A literary destination for all ages
Once upon a time...

J.M. Barrie lived in Dumfries from 1873 to 1878 and wrote Peter Pan in 1904 as a play, which went on to successfully inspire generations of young people to read and enjoy his wonderful story. During his time in Dumfries, he often visited Moat Brae and went on to say that the gardens were ‘enchanted lands’ to him and went on to inspire the world of Peter Pan.

A dedicated group of committed local people, led by the Peter Pan Action group, got together in 2009 and committed to finding a way in which to keep J.M. Barrie, Moat Brae and Dumfries, his childhood home town at the forefront of children’s literature – after fundraising for 10 years their vision, hard work and unstinting commitment resulted in the re-opening of Moat Brae as a literary destination for all ages in 2019.

What you will find at Moat Brae

A wonderfully designed and re-imagined house, an insight into J.M. Barrie and how he imagined children would read and interact with his stories, you can sit at the dining table with J.M. Barrie and his school friends, help catch Peter Pan’s shadow and even put on a costume and star in a play of your own. This is a place to rediscover your childhood fantasies and relive the sense of wonder from the first time you read your favourite story.

We are also the home of the National Centre for Children’s Literature and are dedicated to developing a love of books in young readers. We welcome school classes for day visits and programmed events and have an amazing programme of exhibitions and displays tied in with new book releases.

The Neverland Discovery Garden offers adventure and inspiration to young explorers. You never know what you will find amongst the towering trees and colourful flowerbeds. Crocodiles, pirate ships, mermaids and more!

We are so proud of our work and the environment which we have created, please do support us by visiting.

Moat Brae House
History of the House

Moat Brae was designed by Dumfries architect Walter Newall in 1823 for local solicitor Robert Threshie.  At one time it was known as ‘Number One Dumfries‘, such was its grandeur, and it has been a significant property in the town ever since.  The property has been both a private residence and a private hospital/nursing home – in which regard it was held in great affection by the people of Dumfries and Galloway.

In architectural terms, we can still admire the balanced exterior of Moat Brae, with its five bays and its central pedimented Doric porch.  Inside, and only visible once we reach the entrance hall, the main attraction is the domed gallery above, topped by a glass cupola.  The original interior is more difficult to visualise, at first altered to become a nursing home and then ravaged by neglect, vandalism and the elements (including nesting birds and rot) but now restored to the look and feel of a mid-nineteenth century house.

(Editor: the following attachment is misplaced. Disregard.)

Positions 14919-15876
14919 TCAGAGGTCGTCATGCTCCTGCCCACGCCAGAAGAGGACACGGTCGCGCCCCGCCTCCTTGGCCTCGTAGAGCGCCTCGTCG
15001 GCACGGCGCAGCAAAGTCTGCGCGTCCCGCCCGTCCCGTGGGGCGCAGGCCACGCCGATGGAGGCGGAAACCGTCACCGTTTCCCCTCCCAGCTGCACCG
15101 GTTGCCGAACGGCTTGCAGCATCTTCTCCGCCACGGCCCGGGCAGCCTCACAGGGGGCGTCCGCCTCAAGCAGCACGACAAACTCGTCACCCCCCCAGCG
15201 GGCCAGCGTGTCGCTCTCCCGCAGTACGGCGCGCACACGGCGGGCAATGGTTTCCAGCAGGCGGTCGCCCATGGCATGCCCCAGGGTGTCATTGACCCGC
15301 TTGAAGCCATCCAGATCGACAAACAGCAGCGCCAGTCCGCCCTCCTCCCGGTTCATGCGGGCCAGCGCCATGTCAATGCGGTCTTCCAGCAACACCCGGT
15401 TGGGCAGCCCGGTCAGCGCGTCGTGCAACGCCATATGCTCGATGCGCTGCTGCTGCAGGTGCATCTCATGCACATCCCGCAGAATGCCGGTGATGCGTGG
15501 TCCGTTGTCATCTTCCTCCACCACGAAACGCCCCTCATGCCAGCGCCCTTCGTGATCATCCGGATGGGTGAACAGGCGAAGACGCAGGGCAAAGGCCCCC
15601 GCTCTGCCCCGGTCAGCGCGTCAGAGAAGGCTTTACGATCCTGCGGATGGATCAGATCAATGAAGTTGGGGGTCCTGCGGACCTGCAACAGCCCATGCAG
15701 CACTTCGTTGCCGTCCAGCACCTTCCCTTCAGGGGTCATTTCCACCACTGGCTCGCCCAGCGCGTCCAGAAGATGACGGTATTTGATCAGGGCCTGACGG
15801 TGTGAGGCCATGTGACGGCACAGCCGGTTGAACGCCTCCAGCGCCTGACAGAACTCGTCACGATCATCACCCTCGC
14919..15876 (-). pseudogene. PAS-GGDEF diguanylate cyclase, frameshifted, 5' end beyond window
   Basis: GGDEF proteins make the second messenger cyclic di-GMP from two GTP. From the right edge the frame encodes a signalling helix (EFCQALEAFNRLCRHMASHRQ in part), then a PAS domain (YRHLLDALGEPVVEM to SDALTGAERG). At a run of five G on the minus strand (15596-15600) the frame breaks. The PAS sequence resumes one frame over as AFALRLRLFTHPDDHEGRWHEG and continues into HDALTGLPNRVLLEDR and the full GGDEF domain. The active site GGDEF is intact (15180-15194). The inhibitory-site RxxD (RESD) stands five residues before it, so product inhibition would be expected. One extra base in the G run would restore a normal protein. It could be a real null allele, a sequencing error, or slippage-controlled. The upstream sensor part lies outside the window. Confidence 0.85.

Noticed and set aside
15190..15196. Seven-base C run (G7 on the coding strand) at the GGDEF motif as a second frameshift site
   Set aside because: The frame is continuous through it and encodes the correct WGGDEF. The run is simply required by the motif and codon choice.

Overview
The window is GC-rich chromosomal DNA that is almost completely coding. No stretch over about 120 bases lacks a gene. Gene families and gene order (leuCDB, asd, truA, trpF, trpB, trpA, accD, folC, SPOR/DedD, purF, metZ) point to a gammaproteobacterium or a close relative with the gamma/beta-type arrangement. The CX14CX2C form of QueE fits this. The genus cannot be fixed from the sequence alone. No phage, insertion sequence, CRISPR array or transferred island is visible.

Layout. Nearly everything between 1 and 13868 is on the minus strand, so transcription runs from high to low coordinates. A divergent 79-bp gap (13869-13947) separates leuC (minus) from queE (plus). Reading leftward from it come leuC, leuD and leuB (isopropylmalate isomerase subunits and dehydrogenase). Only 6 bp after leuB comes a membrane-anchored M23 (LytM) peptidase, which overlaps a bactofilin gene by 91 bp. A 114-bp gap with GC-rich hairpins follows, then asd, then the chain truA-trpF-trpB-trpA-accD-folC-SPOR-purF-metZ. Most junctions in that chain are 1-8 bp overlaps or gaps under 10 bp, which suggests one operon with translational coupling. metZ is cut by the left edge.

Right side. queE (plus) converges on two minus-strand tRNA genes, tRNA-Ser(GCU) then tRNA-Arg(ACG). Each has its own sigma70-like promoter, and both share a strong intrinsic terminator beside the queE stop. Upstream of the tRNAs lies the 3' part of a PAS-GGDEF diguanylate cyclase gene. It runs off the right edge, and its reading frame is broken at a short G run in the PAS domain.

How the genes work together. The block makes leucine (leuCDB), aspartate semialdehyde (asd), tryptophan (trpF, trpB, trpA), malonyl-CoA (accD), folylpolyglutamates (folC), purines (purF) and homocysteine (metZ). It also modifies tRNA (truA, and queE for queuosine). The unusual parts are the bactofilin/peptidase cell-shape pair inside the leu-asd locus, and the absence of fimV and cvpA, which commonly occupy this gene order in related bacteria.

‘The Genesis of that nefarious work…’

Moat Brae’s main claim to fame is that it inspired the creation of arguably the world’s most popular character in children’s literature – Peter Pan.  The author and playwright J.M. Barrie derived the inspiration from his time as a pupil at Dumfries Academy and while growing up in Dumfries, from 1873 to 1878.  

During this time he became great friends with Hal and Stuart Gordon, who lived at Moat Brae with their parents, and often visited the house, and especially the garden, which he later described as “enchanted land”, adding that it provided “the genesis of that nefarious work… Peter Pan.”

Barrie wrote the play ‘Peter Pan or The Boy Who Wouldn’t Grow Up’ in 1904. It went on to inspire generations of young people to read and enjoy his wonderful story.

Moat Brae Gardens
The Peter Pan Moat Brae Trust

The house and garden were run as a private nursing home for most of the twentieth century, finally closing in 1997.  After that the property changed hands several times but gradually fell into disrepair and was subsequently bought by a local housing association.  In August 2009, Moat Brae House was due to be demolished to make way for new social housing.

The loss of such an iconic building and its historic garden would have been a tragedy. In response, the Peter Pan Action Group, made up of concerned Dumfries and Galloway citizens, was formed.  A successful campaign was launched to save the building and garden from demolition, beating the bulldozers by just three days, following two court injunctions.

The creation, in 2009, of the Peter Pan Moat Brae Trust, a company limited by guarantee with charitable status, ensured that the house and grounds were saved for posterity and for the long-term benefit of Dumfries and its wider community.

Rigorous fund-raising by friends and volunteers over 10 years, coupled with dedication and hard work (and a sprinkling of fairy dust!) plus the support of a wide range of public and private funders, successfully saved the property from demolition and decay and turned it into a magical visitor attraction which opened to the public on 1 June 2019.